It's a knock out - how many fingers am I holding up?

Kev Willsher had dealt with every ball that came his way. Redbridge tossed a free kick into our penalty area, the delivery was a little low, so Kev left the ground, throwing himself at the ball to head it away from our penalty area and got kicked in the face by a Redbridge size ten boot that made his body go limp and knocked him unconscious. Redbridge's centre back broke Kev's fall by grabbing him with both arms and bringing him towards his chest like a deleted scene out of Platoon.

Pete Lyons tries to put Ryan Jones back together.

Kev was laid out flat when Pete ran on with the medical bag. When Kev came round he had a lump growing above his right eye. I just so happened to be stood behind the goal having earlier been substituted by Pete in an act of mercy. I helped Kev to the changing room where he made hard work of getting undressed. I resisted the temptation of letting him walk naked out the front door of the changing rooms, and after I'd pointed him in the right direction he stood under a jet of hot water saying nothing. I didn't think he should drive home. The rest of the team soon returned to the dressing room, having conceded a seventh goal late on in the game. We had been battered in more ways than one.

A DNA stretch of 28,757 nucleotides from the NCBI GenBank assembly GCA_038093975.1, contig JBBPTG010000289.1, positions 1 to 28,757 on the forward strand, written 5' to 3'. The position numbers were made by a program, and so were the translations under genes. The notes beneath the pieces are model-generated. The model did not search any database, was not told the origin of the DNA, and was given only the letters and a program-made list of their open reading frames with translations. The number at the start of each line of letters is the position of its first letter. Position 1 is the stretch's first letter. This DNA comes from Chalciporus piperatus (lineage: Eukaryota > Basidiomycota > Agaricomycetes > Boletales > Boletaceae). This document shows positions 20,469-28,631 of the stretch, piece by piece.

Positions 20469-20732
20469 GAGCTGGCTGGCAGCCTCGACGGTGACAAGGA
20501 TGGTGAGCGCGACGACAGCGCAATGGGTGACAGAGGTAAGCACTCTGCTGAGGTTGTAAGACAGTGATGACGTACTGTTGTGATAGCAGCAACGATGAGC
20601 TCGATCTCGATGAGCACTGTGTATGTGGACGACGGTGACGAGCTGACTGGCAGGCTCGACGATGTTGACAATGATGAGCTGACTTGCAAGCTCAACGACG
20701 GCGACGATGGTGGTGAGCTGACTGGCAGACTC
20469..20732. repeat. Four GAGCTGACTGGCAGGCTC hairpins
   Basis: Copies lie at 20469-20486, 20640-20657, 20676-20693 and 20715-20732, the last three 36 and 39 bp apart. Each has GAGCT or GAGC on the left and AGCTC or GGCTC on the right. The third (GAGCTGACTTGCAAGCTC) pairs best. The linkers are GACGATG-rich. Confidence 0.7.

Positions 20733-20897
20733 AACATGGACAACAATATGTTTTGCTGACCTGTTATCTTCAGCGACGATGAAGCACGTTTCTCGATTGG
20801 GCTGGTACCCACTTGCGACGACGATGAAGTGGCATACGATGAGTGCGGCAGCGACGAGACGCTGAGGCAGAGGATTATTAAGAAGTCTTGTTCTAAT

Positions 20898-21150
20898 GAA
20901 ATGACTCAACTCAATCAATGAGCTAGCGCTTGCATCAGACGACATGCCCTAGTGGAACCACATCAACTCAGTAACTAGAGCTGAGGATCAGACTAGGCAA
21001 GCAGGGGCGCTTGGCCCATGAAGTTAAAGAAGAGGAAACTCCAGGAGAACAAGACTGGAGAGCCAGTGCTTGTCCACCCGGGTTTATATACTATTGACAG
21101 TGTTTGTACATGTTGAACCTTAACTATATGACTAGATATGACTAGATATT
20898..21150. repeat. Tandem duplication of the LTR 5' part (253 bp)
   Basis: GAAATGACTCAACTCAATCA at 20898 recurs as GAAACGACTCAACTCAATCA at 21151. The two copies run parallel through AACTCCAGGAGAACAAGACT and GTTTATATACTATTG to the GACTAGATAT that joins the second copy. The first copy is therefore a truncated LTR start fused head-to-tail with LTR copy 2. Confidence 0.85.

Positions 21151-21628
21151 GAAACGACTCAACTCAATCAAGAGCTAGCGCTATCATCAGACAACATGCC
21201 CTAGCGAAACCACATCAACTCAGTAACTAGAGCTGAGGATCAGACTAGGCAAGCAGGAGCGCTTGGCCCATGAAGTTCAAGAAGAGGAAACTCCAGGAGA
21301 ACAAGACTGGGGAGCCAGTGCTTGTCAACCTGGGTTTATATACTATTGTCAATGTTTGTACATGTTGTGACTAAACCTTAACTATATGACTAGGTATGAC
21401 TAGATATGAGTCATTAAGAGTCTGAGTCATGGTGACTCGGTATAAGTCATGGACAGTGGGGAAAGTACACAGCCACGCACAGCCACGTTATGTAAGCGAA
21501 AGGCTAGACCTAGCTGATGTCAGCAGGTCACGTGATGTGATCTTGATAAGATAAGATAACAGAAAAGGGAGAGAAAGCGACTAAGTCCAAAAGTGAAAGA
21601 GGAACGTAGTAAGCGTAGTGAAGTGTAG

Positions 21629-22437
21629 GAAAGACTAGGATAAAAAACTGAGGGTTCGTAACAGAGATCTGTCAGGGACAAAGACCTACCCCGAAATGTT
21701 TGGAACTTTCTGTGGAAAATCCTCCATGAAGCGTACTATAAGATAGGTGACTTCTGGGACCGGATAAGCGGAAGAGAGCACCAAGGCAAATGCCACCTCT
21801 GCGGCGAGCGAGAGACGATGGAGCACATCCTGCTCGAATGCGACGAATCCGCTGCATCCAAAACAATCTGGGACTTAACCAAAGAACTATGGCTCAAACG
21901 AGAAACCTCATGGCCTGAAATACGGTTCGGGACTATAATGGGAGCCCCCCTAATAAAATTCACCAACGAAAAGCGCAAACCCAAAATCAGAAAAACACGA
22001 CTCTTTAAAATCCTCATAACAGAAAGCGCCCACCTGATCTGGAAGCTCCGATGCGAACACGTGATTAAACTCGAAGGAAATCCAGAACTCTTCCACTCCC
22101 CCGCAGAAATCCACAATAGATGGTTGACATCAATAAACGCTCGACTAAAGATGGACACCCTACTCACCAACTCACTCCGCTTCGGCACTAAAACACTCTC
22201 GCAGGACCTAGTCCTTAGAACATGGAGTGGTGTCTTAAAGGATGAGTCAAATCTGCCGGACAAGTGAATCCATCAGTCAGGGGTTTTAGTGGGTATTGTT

Report on Burridge's final game of the 09/10 season against Durley to follow soon.


Wednesday, 5 May 2010

Burridge 1-4 Redbridge

Saturday 1st May: Titchfield Recreation Ground

I was driving east along the M27 towards Titchfield Recreation Ground with the radio tuned into Stuart Hall on 5 live talking about Manchester City's hopes of finishing the season in the fourth Champions League qualifying place. “If they don't win today,” he said, “the dream is over.” The same was true of Burridge. Had anyone said we still had a shot at second place in the rain at Hiltingbury, at the end of March, having lost 4-1, they'd have been given short change. However, five consecutive wins in April has made promotion to the Southampton Premier League a real and sober possibility. For that to remain so we had to beat the side who currently occupy second place, Redbridge.

(Click on pics to enlarge) Top: Sam Schwodler heads goalwards. Bottom: Kristian Hewitt tries to score his penalty rebound. (All pics by Roz Hutton)